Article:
1 March, 2024


Snivelling Won’t Combat Corruption; Are We Waiting For Sri Lanka’s Nelson Mandela? 

By Kumar David

Prof. Kumar David

The constant refrain in the press and in political circles is that nothing will come right and nothing can be done in Sri Lanka unless corruption is eliminated. “Aiyoo no hope for Lanka till corruption is eliminated”, “Corruption is endemic in this country”, “It is an incurable disease”. This is the refrain of people who moan, grouse and propose no concrete programme. Does Buddhism’s “All life is suffering” (dukkha) encourage this? I agree that the grouse is not without reason and I have seen hundreds if not thousands of published and spoken and curses. But what concrete programme do they propose as a practical way out? They are “ubiquitous scolders” as I call them waiting for a saviour, waiting for our Nelson Mandela to come down from the clouds and lead them to salvation?  What if Madiba is busy breaking rocks in Robben Island and his visit to our shores is much delayed? 

To quote more comments: “Having suffered corrupt governments, for so long an incorrupt one is the clarion call of the day”; “The masses are enduring economic hardships and seem to have made up their minds about a change of government. Whether it’s going include system change I don’t’ know”; “President Wickremesinghe (RW hereafter) is soiled by association with the Rajapaksa clique and for retaining corrupt Ministers in his Cabinet”; “Fraudsters that have been crowding the Rajapaksa-regimes are still in the Cabinet. IMF monitoring or not, there is no way fraudsters can become saints”; “RW does not have the aptitude to run a disciplined outfit”. This is all true but in addition to snivelling we surely need to intervene with concrete programmes? Snivelling alone won’t do.

Yes, protest movements and militant campaigns have achieved a lot elsewhere. That’s the lesson from other theatres. For example, the campaign against the $5 billion to $6 billion Husky Project, the West Coast Project and Pike In-Situ Project in Canada delayed or cancelled projects. Much larger, tens of-billion-dollar gas and oil projects are on the move for 2022-30; Gazprom, Russia ($139 billion), Exon-Mobil ($84 billion) and Chevron ($67 billion) both US, Qatar Energy ($66 billion) and Saudi Aramco ($62 billion)) both Middle East, Total ($62 billion) and Petrobras ($60 billon) are on the drawing board. The total planned long-term spending on gas and oil projects together can be found on web sources, for example globalwitness.org. They can be disrupted or delayed. That’s lesson one to learn from elsewhere.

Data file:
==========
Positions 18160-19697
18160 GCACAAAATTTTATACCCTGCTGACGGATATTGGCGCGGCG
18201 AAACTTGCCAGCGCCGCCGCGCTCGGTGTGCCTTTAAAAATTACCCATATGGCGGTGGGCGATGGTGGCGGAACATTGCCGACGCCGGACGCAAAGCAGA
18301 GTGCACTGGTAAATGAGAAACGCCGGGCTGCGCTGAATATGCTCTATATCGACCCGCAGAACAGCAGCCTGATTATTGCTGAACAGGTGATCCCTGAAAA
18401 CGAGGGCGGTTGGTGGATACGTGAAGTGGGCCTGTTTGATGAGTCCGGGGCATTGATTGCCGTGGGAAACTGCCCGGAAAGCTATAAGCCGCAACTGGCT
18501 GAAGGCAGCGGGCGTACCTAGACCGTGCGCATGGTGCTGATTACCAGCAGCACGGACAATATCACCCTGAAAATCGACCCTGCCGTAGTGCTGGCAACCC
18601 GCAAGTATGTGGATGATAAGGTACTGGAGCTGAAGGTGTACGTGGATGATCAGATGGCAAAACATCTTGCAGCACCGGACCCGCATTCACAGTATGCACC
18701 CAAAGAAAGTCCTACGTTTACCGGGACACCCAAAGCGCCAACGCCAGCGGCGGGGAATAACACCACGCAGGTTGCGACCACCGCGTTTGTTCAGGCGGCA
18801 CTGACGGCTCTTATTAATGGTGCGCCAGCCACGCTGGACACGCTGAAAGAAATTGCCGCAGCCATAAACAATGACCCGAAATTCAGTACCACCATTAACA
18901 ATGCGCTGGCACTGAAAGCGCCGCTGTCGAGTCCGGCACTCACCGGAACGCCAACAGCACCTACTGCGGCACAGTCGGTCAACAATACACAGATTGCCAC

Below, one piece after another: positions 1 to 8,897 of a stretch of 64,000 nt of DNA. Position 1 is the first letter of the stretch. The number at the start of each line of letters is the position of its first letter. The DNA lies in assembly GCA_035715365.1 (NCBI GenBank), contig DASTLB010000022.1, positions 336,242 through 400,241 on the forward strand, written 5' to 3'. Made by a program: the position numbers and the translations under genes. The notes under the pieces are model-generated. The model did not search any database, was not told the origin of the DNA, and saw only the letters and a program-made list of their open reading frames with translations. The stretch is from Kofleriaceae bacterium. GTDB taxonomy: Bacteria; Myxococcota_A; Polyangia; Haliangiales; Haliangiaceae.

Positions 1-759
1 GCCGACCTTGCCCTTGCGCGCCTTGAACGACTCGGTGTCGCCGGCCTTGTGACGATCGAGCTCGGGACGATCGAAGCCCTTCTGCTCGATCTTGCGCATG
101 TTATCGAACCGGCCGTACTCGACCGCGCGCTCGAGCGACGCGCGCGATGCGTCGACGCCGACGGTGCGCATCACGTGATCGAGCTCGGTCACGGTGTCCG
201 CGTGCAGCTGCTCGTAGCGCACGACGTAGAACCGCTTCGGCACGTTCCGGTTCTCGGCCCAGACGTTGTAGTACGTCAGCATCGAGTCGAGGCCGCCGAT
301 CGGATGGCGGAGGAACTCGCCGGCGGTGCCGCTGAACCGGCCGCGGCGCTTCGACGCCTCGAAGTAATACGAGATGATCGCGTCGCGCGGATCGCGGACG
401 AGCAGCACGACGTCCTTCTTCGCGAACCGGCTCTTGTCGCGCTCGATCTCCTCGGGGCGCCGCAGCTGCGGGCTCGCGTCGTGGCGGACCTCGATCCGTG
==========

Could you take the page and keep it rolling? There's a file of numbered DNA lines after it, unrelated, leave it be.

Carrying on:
What protest movements have achieved is very significant; economic and social and moral. If protest and mobilisation delay a project by a few years it makes the project-financiers very nervous. A one- or two-year delay in a tens of billion-dollar or a five or six-billion-dollar project can entail a loss of hundreds of millions and may even lead to cancellation. The setback is not only financial. Often such activity involves mobilisation of indigenous peoples whose lands are threatened and this sparks wider social movements in the population at large.  This is the second gain.

Thirdly there is the moral impact on young people. Earthrise is a powerful force driven largely by young people in all parts of the of the world. I wrote about this in my piece about “1848 – year of revolutions?” The aim of radical young people is to reverse climate change and prevent ecological disaster. This is a palpably political movement. The Island of Vanuatu, Kiribati, the Marshal Islands, Seychelles and Tavalu, to mention just five, will disappear under the sea within four decades whatever we do now. Dozens more will vanish if continued carbon dioxide emission is not reversed at once. Hence there are moral and economic imperatives; the same time the islander’s fears are existential. Thanha in polluting countries for more-and-more is clearly moral, but so is capitalism’s need for ever expanding markets. 

Do not say capitalism cares only about almighty dollars and has no morality. It’s more complicated and that’s the reason I brought in young people. Your daughter or granddaughter may be charged with a sense of moral justice. Try ignoring it and you will precipitate a family crisis and a sense of moral betrayal. My daughter and granddaughter are not persons whose moral opprobrium I will dare provoke! The point therefore is this; fighting social injustice works in three ways, all significant. It can impose costs on project investors, that is it can hurt them where it hurts the most, the pocket. Secondly, injustice can mobilise wide social segments in defence of the poor and indigenous people and minorities. And third, do not ignore the moral dimension, it can get fired up in unexpected ways. Remember that climate change and social injustice are two concerns that can ignite youth worldwide. “Earthrise”, the glorious photo of the Blue Planet made by the Apolo-11 astronaut’s on July 20 1969 has fired up the young everywhere. 

However, the problem is that some governments are backtracking. For example, China the world’s largest polluter seems to have backed out of its zero-pollution commitment and will go ahead with massive coal fired power projects. The reason is a big slowdown in economic growth due to electricity shortages. Though to be fair I grant that I have seen tens of thousands of wind farms spread out across huge land expanses. In Europe environmentalist are getting goose pimples about floating wind turbines out at sea which can be towed from location to location depending on the wind regimen. One can in summary say that the commitment to combating climate change is a mixed picture.